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The following is the Executive summary of the OECD assessment and recommendations, taken from the Economic Survey of Slovenia, published on 1 July 2009.
Slovenia has achieved a significant economic catch-up toward the OECD average GDP per capita without creating any major imbalances. This catch up has been set back by the financial turmoil, which poses immediate challenges to economic policy to support the financial sector and economic activity in general. Beyond the crisis, the main goal for policymakers must be to restore sustainable growth within the euro area. Regarding these issues, this Survey makes the following recommendations:
Policy measures to support economic activity in the short term should not put fiscal sustainability and real convergence at risk. Measures taken to support the banking sector, while slow to produce results, have been appropriate, and the 2009 sizeable fiscal stimulus is justified as there is room for discretionary fiscal policy. However, being a small open economy, Slovenia should prioritise those discretionary fiscal measures that help foster its potential growth. Measures to support short-term activity should be removed as soon as activity picks up. The timing of the planned public wage increase should be reconsidered and a social agreement ensuring that real wage growth does not exceed that of productivity renewed. Looking ahead, to the recovery and beyond, it is important that the stance of fiscal policy should take into account the actual monetary conditions in Slovenia so as not to repeat what happened after euro adoption, when fiscal policy was not sufficiently restrictive to provide an appropriate policy-mix vis-à-vis the euro area monetary stance, which was relatively loose for Slovenia. Most importantly, structural reforms are key to ensure real convergence and resiliency to shocks.
Achieving fiscal sustainability requires pursuing structural reforms even during bad times. Upcoming ageing costs are daunting for Slovenia as the last pension reform has not been sufficient to ensure long-run sustainability. Consequently, a new pension reform should aim at lowering the replacement rate and raising the effective retirement age, with an automatic adjustment of the retirement age to life expectancy. As soon as the crisis subsides, the strategy of pre funding part of ageing costs should be resumed by running a balanced budget over the medium term. To achieve this goal, a public expenditure rule should be designed to ensure a gradual decline in expenditure as a percentage of GDP.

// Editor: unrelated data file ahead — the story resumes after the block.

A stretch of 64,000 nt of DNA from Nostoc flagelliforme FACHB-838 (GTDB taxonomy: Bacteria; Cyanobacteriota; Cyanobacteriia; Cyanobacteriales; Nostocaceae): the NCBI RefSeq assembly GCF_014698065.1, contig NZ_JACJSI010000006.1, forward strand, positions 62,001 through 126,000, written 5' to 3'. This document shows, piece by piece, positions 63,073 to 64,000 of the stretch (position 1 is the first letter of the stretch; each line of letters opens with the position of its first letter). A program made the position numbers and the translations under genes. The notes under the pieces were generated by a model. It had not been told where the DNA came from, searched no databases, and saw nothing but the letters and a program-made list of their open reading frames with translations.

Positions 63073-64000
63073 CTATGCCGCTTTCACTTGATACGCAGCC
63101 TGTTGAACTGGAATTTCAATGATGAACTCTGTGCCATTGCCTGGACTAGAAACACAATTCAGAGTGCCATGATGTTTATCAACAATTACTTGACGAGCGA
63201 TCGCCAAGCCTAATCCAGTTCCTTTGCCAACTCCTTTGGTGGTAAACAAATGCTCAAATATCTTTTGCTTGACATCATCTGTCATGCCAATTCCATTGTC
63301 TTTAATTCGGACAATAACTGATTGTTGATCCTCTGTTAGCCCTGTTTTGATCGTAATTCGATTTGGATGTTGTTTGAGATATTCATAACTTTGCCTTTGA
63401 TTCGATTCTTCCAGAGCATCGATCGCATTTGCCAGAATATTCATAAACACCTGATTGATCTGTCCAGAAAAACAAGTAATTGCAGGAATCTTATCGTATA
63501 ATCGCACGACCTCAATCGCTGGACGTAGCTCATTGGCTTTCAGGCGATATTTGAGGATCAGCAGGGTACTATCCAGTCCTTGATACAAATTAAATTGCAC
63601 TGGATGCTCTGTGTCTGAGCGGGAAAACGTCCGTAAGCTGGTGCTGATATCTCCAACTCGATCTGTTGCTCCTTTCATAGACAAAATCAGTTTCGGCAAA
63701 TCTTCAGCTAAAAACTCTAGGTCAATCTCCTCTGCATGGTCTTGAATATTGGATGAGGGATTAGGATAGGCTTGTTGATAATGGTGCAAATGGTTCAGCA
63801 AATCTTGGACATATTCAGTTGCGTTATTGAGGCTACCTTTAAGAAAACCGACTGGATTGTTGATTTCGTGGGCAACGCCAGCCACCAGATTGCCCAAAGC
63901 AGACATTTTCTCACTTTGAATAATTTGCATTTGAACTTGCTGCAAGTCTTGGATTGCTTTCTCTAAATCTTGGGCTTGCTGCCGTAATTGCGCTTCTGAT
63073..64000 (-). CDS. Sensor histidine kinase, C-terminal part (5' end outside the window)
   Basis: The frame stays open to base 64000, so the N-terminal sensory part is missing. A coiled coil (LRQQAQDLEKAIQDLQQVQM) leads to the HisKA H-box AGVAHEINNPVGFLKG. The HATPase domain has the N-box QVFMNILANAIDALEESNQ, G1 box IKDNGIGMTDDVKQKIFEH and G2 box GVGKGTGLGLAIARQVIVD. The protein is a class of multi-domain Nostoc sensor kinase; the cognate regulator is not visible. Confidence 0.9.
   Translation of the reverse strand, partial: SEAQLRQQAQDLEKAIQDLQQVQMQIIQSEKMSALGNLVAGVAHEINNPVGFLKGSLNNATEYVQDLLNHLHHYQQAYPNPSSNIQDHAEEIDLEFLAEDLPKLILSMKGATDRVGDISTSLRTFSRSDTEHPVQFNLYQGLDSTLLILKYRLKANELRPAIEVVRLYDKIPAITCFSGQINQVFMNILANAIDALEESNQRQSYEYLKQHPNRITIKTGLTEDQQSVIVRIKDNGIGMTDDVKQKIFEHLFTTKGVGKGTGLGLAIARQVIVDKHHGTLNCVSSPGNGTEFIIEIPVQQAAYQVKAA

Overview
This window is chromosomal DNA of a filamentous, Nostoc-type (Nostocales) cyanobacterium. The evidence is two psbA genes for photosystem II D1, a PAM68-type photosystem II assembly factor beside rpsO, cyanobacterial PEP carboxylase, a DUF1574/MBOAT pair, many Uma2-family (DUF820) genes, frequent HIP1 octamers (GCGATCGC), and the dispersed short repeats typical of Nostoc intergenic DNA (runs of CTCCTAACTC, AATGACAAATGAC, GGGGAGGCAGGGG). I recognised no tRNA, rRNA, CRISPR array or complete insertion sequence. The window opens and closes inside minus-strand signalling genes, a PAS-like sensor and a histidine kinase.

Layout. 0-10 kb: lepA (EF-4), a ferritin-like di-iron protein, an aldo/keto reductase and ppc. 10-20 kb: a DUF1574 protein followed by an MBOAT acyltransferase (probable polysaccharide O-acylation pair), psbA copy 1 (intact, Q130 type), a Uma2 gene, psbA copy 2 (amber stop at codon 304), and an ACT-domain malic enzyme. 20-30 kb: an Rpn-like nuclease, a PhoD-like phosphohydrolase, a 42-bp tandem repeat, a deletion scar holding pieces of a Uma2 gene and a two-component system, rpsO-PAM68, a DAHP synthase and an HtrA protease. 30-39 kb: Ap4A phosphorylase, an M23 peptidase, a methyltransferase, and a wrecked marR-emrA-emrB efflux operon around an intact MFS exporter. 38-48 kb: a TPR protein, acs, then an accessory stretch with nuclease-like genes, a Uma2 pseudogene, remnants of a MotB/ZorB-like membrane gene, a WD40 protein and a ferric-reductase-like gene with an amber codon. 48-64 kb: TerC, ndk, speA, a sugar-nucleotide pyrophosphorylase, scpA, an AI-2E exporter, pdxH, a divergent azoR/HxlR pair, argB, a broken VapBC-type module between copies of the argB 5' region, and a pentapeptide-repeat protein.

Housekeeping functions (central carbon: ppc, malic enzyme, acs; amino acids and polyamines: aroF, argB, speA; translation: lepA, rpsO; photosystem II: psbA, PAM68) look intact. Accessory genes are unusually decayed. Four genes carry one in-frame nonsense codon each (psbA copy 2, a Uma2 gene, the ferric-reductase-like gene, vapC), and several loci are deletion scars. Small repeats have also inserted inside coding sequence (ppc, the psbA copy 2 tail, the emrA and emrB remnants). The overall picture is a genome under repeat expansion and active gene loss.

Pension reform is also one of the key measures to increase labour participation. Slovenia has a high employment rate compared to the OECD average, but the labour force participation rate of the elderly is still very low by international comparison. Beyond increasing the retirement age, the design of the pension reform needs to remove incentives for early retirement and facilitate gradual exits from the labour force. To increase the employment rate of younger age cohorts, the length of tertiary studies needs to be reduced by strengthening incentives for rapid graduation. Also, the ratio of the minimum wage to the average one is still very high by international comparison and should be reduced further.
The business environment needs to be enhanced to foster productivity growth. The OECD’s product market regulation indicator confirms the overall business friendly environment, despite a slightly less liberal stance than the OECD average. In order to strengthen competition, the Competition Protection Office should be made a fully independent agency with its own budget. Also, a list of state-owned companies to be privatised once the economy recovers should be published. In the meantime, the government should explore ways to improve the management of state companies, such as appointing managers solely based on expertise, and more generally by following the OECD guidelines.
How to obtain this publication
The complete edition of the Economic Survey of Slovenia is available from:
The Policy Brief (pdf format) can be downloaded in English. It contains the OECD assessment and recommendations. (It can also be downloaded in Slovene, see link below, but does not contain all the charts available in the English version.)
Policy Brief v slovenščini je dostopen tudi v PDF formatu. Povzema oceno in priporočila OECD, ne zajema pa vseh grafov z zgornjih spletnih strani.
For further information please contact the Slovenia Desk at the OECD Economics Department at email@example.com.
The OECD Secretariat's report was prepared by Margit Molnar and Colin Forthun under the supervision of Pierre Beynet. Research assistance was provided by Desney Erb.